Life of PFD

How long does a PFD last? Mine seems ok. Will the foam in the vest eventually break down?

Thanks FishHawk

don’t use it as a seat cushion, and it should last.

Once a year…
I put on my PFD and do a “self rescue test”

If when I roll over, I come back up I know the PFD is good for another year and I can stow it on the back deck again.

If I don’t come back up I leave insructions that the PFD should be thrown into the trash can.



Have heard 5 to 7 years
Not that it goes into total failure even then, but the foam loses its resiliency or something. If nothing else, it isn’t unlikely the stitching will show major wear by then if you’ve had it in salt water regularly, even with rinsing and storing out of the sun.

A long time…
I’ve got ski vests that are over 20 years old that still work great. As long as you don’t leave them in the sun or in the bilge soaking up boat gas, they last a long time. Jump in for a swim and test 'em each year.

PFD Life
One of my PFDs is over 10 yrs old now and has been exposed to salt and fresh water on a regular basis. While the color has faded a lot it’s flotation has not. Check the seams for wear and when you take it off hang it up to dry.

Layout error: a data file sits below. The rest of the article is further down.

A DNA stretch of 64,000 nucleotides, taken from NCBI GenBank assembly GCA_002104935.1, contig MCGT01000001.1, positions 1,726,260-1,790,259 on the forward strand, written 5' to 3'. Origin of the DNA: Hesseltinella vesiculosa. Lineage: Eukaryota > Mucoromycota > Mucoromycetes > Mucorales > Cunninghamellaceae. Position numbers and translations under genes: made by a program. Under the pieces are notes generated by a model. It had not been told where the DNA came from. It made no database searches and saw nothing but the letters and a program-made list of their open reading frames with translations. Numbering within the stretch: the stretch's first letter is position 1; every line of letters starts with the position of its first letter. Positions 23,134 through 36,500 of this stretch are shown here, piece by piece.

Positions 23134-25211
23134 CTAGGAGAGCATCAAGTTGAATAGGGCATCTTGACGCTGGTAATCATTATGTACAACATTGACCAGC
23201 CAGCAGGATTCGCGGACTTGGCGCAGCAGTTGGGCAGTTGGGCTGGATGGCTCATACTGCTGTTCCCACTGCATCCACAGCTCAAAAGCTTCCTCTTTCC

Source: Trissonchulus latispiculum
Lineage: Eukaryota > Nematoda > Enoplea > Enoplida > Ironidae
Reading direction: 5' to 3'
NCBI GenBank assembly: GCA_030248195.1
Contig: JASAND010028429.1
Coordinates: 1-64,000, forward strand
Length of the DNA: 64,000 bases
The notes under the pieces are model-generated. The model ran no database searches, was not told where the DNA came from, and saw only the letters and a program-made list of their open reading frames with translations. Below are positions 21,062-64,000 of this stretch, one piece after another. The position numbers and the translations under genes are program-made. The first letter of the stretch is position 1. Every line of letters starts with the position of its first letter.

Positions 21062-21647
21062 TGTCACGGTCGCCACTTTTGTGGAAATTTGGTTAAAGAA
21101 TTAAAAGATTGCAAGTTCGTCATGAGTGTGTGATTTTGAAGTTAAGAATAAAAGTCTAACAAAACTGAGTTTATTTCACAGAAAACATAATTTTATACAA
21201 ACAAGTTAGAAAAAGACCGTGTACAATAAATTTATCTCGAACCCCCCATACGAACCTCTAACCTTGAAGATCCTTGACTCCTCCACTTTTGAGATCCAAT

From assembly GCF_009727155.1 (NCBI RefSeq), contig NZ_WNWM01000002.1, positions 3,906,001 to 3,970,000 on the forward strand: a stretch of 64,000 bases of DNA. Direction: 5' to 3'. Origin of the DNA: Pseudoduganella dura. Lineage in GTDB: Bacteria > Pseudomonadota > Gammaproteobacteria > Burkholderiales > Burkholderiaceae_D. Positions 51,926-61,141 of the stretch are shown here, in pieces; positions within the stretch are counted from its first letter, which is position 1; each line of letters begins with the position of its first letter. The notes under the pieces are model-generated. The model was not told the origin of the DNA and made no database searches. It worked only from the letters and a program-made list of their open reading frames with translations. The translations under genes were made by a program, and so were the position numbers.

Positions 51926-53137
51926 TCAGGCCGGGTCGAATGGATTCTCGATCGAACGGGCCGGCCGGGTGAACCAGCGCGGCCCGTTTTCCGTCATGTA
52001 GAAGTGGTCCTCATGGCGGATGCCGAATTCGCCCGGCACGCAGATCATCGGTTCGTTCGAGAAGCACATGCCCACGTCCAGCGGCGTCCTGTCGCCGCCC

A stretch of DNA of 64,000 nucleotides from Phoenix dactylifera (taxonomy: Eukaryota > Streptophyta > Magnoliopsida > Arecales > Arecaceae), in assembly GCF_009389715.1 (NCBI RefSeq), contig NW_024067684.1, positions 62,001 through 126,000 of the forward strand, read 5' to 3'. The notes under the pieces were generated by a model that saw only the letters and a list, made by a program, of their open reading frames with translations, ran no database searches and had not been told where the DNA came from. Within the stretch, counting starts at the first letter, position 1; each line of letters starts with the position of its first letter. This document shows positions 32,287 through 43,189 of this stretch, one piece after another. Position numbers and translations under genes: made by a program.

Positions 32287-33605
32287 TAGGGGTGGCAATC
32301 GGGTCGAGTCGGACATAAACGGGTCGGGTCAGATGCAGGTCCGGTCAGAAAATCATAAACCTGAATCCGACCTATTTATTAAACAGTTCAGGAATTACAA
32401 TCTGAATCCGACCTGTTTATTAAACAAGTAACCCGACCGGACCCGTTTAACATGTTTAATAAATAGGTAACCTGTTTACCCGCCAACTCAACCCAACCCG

7 years
Is the official verdict on a PVC Foam jacket. Unlike ski vest, paddling PFD’s are only required to have 15.5 lbs of flotation. PVC off-gasses as it ages so your vest losses flotation. A vest with exactly 15.5 lbs of flotation will not have the buoyancy to float your body 7 years down the road. Average human weighs 12 lbs fully immersed. Some paddling PFD’s have as much as 20 lbs of flotation but are definitely of the bulky variety. Ski vest are designed to protect a body from impacting the water at high speeds and typically have much higher amounts of flotation.

I cannot speak for Kapok or Gaia foam, but I have an old PVC vest which no longer floats. I keep it to show people that PFD’s do in fact have a shelf life.

*If you never use them, store them right, etc.

I have one that I think might just be older than I am. I remember my mom wearing it when I was just a little paddler (OK, we had an inflatable rowboat). Its my ‘extra’ that I take when I am not planning on wearing it like on fishing trips or that I loan to passengers in our canoe. It still has plenty of flotation…it gets tested annually by an immersion technique once the water is warm.

I see it like a bike helmet. If you are wondering if it is ‘expired’ then it is probably still OK. If you have a specific reason for concern, such as a tear or a performance problem, it needs replaced. If it was the yellow one I saw alongside the road this weekend…get a new one.

I have always gotten ten years out of
a PFD with regular weekend use. It hasn’t seemed to matter that some may be stored in a hot car at work. Long ago, PFDs sometimes fell apart from UV damage to the lightweight Nylon fabric, but fabrics in use now seem much more resistant.

professional use